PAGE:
Don’t let readers photograph rare books – let thieves steal them instead

An interesting story in the Guardian a few days ago highlights the criminal foolishness of the British Library policies.  These prohibit legitimate readers from photographing pages. 

A Cambridge graduate who stole more than £1m worth of rare books during his career as a professional book thief was today found guilty of stealing £40,000’s worth of books from a celebrated library.

William Jacques, nicknamed “Tome Raider” after stealing hundreds of rare books in the late 1990s, drew up a “thief’s shopping list”, targeting the most expensive books that he could access.

He used a false name to sign in to the Royal Horticultural Society’s Lindley library in London before hiding valuable books under his tweed jacket, Southwark Crown Court was told.

Detective Constable Paul Howitt said Jacques, the son of a farmer from Selby, North Yorkshire, was an “extremely arrogant man, a very greedy man who was obsessed by money” and was “responsible for the biggest ever raid of our leading libraries”.

The Cambridge graduate began selling stolen books at auction houses in the late 90s. The haul that led to his previous conviction, some 500 rare antiquarian books and pamphlets from the British Library, Cambridge University Library and the London Library, was one of the biggest of its kind in British legal history, and many of the works were damaged in an attempt to disguise their origins.

Jacques was jailed for four years in May 2002 by a judge at Middlesex Guildhall Crown Court for 21 counts of theft. He now faces a similar time in jail after his most recent offences.

Libraries cannot be secure unless they stop being libraries and turn into vaults.  It is of the highest importance to record the holdings of all our libraries, and especially of unique items.  Any long-established collection contains items that once belonged elsewhere.  Indeed medieval manuscripts travel more widely than all but a few of us!  They flit around like bumble-bees.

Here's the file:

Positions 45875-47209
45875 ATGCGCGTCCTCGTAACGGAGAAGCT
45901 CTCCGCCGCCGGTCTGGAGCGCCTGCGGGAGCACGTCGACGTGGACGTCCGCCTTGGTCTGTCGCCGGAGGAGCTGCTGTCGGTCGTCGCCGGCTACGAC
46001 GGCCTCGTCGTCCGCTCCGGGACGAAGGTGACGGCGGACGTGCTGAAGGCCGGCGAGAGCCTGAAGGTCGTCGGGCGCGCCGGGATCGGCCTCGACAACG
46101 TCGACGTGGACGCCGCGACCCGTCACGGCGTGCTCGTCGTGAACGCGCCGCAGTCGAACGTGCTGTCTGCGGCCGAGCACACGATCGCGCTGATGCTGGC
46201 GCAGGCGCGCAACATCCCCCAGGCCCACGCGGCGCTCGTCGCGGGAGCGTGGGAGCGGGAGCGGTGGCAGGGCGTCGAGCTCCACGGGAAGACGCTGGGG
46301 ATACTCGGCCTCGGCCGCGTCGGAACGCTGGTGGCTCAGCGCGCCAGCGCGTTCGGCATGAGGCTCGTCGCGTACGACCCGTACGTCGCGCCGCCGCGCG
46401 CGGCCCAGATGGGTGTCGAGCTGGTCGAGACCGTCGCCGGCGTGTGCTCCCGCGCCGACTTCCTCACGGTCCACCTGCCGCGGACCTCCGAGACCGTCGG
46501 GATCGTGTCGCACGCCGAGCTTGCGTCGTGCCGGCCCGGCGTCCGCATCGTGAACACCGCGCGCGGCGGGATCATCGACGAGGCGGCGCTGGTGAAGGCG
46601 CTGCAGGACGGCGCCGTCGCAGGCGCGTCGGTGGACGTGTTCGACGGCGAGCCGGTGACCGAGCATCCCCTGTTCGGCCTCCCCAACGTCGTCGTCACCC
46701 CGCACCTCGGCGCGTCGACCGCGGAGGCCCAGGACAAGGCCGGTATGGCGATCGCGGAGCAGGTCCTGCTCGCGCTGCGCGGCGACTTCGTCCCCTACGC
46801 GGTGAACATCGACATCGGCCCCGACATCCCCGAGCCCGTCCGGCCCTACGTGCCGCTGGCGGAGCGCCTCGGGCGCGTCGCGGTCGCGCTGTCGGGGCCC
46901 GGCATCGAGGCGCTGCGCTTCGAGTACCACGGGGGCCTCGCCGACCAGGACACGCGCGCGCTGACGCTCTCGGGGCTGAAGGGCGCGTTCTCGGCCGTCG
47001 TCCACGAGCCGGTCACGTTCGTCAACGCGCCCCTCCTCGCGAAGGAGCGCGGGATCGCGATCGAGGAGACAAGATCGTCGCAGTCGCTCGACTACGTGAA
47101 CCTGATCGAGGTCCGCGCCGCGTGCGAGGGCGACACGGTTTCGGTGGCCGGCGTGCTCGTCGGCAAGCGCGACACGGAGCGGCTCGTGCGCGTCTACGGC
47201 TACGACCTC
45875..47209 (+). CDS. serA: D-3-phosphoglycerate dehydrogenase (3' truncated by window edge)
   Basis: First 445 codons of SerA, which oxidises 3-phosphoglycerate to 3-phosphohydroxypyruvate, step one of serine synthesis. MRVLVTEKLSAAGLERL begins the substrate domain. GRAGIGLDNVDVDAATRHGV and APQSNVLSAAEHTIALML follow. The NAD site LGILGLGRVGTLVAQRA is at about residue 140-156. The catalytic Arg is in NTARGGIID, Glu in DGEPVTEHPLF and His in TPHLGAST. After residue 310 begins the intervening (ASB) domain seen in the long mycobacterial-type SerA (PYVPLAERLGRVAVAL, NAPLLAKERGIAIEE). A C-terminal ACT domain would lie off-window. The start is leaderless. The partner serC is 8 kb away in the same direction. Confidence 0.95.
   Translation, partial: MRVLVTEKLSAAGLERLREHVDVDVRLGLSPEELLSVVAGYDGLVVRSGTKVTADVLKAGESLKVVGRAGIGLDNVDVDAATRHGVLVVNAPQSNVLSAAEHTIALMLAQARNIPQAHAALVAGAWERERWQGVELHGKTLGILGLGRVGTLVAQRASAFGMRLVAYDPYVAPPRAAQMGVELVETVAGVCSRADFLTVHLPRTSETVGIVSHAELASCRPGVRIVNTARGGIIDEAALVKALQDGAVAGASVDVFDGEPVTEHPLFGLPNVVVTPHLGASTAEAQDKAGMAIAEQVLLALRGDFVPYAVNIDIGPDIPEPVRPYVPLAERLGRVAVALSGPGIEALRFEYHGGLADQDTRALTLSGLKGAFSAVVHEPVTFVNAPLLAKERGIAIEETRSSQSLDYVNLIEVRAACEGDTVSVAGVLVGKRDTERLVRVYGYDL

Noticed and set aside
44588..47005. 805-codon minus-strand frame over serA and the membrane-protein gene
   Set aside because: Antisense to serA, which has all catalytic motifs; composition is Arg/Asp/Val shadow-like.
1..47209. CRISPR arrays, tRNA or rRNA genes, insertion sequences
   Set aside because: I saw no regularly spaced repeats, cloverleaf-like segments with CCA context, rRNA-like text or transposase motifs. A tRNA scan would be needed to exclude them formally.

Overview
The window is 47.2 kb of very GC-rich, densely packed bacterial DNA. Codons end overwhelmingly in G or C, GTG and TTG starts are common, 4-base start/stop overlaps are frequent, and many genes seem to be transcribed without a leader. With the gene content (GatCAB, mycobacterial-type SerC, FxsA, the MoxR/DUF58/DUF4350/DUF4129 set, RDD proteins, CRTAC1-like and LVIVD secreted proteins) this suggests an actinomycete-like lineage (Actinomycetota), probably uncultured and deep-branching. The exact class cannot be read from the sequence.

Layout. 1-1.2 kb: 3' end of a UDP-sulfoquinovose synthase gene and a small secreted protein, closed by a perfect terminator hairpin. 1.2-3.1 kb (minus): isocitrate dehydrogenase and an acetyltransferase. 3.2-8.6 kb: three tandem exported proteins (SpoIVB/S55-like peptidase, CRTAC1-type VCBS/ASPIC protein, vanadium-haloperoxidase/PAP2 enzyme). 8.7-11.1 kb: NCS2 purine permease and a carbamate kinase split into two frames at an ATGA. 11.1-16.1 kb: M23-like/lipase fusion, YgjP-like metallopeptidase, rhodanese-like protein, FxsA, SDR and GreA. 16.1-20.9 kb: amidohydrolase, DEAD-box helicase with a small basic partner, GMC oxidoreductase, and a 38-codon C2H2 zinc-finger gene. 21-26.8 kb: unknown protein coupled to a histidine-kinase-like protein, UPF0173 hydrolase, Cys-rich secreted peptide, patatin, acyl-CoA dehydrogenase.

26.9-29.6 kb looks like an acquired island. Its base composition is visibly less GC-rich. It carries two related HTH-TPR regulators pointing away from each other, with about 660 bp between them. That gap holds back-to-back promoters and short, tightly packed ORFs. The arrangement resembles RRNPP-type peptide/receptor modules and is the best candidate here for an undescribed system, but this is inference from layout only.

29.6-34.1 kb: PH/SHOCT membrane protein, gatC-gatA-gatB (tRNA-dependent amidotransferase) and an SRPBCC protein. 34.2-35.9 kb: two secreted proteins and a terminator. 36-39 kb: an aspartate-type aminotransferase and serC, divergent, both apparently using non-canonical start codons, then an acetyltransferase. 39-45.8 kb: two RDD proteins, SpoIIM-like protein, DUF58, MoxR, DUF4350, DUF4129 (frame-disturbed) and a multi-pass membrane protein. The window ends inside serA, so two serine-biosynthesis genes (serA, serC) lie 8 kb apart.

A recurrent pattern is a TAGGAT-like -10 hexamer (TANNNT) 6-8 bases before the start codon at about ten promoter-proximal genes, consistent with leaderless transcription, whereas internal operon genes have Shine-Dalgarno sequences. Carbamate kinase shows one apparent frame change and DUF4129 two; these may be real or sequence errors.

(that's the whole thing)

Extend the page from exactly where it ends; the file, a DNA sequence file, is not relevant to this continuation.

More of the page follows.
Any library that believes that preserving the collection means preventing photography is criminally negligent.  Instead it should manage such a process.


6 thoughts on “Don’t let readers photograph rare books – let thieves steal them instead

  1. I agree with you, virtually any book out of copyright ought to be scanned (or photographed) and placed in a vault, but two points:
    1. Ad hoc photography of individual books by individuals is pointless, photographing (or scanning) needs to be done as part of a planned program of preservation and distribution, otherwise who apart from the individual and a small circle of associates who benefits?
    2. Some of the older items need to be accessible to a very limited number of people even after they have gone to the vaults because they contain valuable information apart from their texts. For example, watermarks in the paper, the method of binding, composition of the ink. These items are likely to be well under 1% of most collections.


  2. I agree about your second point.

    As for #1, I don’t agree. If it isn’t done by individuals it will not be done. The days of centralised funded efforts are probably behind us. But what libraries should do is retain copies of all photos and put them online — crowd source whatever does get taken, in other words.

  3. If I understand what you are saying is that I go to the library, copy the items I need for my own research, duplicate the data, and give the duplicate to the library, who adds my collection of photographs to your collection of photographs and to the collections of hundreds of other individuals, like one big jigsaw puzzle.

    Sounds OK – except:
    1. If I copy in one format, and you copy in another format, and other people copy in yet other formats, and we all use different resolutions, and some people copy every part of a book (cover, flyleafs, illustrations, advertising in the back) while other people only copy what they see as the key part of the text – then we end up will a host of current and future problems.